PhD Scientific Days 2024

Budapest, 9-10 July 2024

Poster Session D - Neurosciences 1.

Genomic insights into the effects of social isolation on the medial prefrontal cortex in male rats

Author(s)

Fanni Dóra1, Vivien Csikós2, Tamás Láng1, Luca Darai2, Vivien Szendi2, Attila Tóth3, Melinda Cservenák2, Árpád Dobolyi1
1: Laboratory of Neuromorphology, Department of Anatomy, Histology and Embryology, Semmelweis University
2: Laboratory of Molecular and Systems Neurobiology, Department of Physiology and Neurobiology, Eötvös Loránd University
3: In vivo Electrophysiology Research Group, Department of Physiology and Neurobiology, Eötvös Loránd University

Text of the abstract

According to the theory of homeostatic regulation of social behaviors, short social deprivation increases social interactions. However, the neural mechanisms of this regulation remain unknown. The medial prefrontal cortex (mPFC) plays a pivotal role in the regulation of social behavior in vertebrates. Consequently, we postulated that it may also play a role in social homeostasis. To investigate this, we assessed the impact of social isolation on gene expression in the mPFC using RNA sequencing method (RNA-seq) in male rats housed in pairs or solitarily for 10 days. To characterize the behavioral effects of social isolation, the social, anxiety- and depression-like behaviors of the animals were measured using three-chamber, elevated plus maze and forced swim tests, respectively. The isolated animals exhibited reduced sociability and social novelty preference, but increased social interaction and heightened locomotion. There was no change in their aggression, anxiety, or depression-like activity. Transcriptomics analysis revealed differential expression of 46 genes between the groups, some with known or predicted social functions. Based on the KEGG pathway analysis, differentially expressed genes play a key role in neuroactive ligand-receptor interaction, particularly the dopaminergic and peptidergic systems and addiction. Subsequent validation confirmed the decreased level of three altered genes: Regulator of G Protein Signalling 9 (Rgs9), Serotonin Receptor 2c (Htr2c), and Prodynorphin (Pdyn), which are involved in dopaminergic, serotonergic, and peptidergic function, respectively. Antagonizing Htr2c confirmed its role in social novelty discrimination. The findings imply that 10 days of social isolation can significantly affect gene expression affecting monoaminergic and peptidergic systems of the mPFC, which furthers our understanding of the effects of social isolation at the molecular level.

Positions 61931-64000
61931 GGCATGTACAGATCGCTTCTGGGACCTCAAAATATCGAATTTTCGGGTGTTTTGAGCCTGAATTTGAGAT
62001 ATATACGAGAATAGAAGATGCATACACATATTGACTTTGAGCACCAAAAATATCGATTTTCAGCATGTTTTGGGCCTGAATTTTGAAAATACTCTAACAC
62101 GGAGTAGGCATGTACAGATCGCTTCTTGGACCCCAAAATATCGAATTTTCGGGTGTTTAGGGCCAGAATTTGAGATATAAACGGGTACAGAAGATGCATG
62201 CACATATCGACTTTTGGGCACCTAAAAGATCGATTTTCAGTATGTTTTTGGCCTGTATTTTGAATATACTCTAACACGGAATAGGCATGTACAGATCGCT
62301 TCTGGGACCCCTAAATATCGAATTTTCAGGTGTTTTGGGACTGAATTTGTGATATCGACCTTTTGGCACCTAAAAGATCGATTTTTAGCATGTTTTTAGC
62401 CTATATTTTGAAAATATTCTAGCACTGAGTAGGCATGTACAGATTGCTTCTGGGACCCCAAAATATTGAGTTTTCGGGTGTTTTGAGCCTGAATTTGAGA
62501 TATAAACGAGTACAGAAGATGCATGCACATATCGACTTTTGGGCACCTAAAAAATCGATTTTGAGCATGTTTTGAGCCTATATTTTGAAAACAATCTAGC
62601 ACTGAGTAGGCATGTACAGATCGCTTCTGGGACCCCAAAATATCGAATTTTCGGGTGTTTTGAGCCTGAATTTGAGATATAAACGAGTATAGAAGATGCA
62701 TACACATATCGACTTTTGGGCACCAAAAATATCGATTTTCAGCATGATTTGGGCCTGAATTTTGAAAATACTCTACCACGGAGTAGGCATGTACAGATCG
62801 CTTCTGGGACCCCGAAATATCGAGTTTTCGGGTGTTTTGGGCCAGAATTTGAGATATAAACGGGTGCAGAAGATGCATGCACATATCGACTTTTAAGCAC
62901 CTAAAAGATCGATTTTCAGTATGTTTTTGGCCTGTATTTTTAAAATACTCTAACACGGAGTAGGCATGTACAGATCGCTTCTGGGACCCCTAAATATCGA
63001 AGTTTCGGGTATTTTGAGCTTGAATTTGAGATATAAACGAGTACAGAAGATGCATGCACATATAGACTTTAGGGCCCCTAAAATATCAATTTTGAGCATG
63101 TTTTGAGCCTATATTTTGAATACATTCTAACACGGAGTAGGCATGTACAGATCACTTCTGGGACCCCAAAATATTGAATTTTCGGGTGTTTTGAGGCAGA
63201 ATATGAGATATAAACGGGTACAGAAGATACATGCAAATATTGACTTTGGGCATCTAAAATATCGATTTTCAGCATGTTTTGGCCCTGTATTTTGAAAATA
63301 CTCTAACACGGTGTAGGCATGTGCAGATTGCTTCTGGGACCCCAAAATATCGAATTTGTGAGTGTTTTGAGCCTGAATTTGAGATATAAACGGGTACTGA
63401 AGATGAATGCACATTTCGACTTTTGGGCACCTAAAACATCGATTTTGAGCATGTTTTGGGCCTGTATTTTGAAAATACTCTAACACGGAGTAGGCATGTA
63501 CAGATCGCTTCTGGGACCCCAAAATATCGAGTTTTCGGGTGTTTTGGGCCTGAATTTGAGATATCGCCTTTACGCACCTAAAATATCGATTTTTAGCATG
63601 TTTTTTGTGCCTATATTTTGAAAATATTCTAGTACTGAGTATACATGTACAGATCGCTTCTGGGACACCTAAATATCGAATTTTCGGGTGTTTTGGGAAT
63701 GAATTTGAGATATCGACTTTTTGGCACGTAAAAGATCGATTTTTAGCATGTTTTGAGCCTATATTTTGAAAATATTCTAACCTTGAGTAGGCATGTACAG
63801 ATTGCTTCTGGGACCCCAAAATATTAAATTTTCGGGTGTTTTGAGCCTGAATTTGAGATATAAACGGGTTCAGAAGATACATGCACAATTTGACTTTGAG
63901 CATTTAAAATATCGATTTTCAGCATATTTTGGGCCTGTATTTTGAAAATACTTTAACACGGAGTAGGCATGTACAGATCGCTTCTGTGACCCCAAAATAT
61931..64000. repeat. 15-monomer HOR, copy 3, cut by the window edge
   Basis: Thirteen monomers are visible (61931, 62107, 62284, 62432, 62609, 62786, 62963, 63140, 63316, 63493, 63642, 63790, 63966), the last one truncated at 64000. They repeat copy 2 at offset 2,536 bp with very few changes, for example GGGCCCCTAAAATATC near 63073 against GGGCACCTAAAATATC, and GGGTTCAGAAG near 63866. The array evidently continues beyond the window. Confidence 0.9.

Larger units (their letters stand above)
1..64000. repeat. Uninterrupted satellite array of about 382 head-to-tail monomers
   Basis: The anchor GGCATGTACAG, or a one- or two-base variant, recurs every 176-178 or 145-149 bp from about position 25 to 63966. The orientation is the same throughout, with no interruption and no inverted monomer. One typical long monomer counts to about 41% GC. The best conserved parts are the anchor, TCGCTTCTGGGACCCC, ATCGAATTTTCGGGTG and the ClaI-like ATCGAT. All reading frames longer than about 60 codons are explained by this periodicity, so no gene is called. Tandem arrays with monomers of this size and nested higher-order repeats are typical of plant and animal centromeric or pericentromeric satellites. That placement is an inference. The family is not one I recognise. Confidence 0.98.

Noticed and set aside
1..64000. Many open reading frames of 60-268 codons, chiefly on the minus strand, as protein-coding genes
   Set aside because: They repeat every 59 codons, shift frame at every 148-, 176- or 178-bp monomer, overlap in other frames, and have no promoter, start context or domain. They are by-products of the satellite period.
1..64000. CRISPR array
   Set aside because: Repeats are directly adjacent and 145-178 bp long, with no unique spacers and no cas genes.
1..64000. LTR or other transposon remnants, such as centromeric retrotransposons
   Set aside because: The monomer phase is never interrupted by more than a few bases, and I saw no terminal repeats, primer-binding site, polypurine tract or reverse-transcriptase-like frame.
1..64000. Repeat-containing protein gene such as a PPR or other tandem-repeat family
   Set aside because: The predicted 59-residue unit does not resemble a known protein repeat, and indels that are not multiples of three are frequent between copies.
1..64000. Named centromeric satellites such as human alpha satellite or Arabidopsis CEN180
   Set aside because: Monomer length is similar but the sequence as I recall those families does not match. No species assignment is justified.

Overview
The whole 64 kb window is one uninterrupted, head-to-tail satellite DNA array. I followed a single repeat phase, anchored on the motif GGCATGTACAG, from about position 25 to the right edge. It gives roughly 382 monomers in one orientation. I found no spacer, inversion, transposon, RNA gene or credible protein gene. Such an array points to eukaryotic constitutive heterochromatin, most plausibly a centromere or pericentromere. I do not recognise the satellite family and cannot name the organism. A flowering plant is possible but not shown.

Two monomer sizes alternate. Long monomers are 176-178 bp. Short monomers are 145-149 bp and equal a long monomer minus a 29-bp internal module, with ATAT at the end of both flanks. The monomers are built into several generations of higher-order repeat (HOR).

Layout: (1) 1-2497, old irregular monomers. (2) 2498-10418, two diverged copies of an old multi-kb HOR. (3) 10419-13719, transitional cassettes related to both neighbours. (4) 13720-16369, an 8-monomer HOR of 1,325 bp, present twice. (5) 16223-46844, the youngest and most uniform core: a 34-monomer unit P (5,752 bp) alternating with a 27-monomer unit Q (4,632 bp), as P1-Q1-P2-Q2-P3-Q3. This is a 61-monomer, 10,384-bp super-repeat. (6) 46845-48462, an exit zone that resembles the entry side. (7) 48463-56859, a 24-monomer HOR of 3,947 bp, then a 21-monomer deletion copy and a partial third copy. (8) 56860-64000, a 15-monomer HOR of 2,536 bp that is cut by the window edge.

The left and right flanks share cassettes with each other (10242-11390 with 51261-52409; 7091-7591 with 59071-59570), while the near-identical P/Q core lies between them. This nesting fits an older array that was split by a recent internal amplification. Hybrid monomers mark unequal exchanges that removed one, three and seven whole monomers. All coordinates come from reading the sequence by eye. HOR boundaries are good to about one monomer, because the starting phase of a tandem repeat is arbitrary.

Grant support was provided by NAP3 project of the HAS (NAP2022-I-3/2022), the NKFIH OTKA K134221, OTKA K146077, TKP2021-EGA/TKP2021- NVA/TKP2021-NKTA, EFOP-3.6.3-VEKOP-16-2017-00009 and TKP2021-EGA-25 grants. New National Excellence Program and Doctoral Student Scholarship Program of the Co-operative Doctoral Program of NKFIH, and the Gedeon Richter Plc. Centenary Foundation.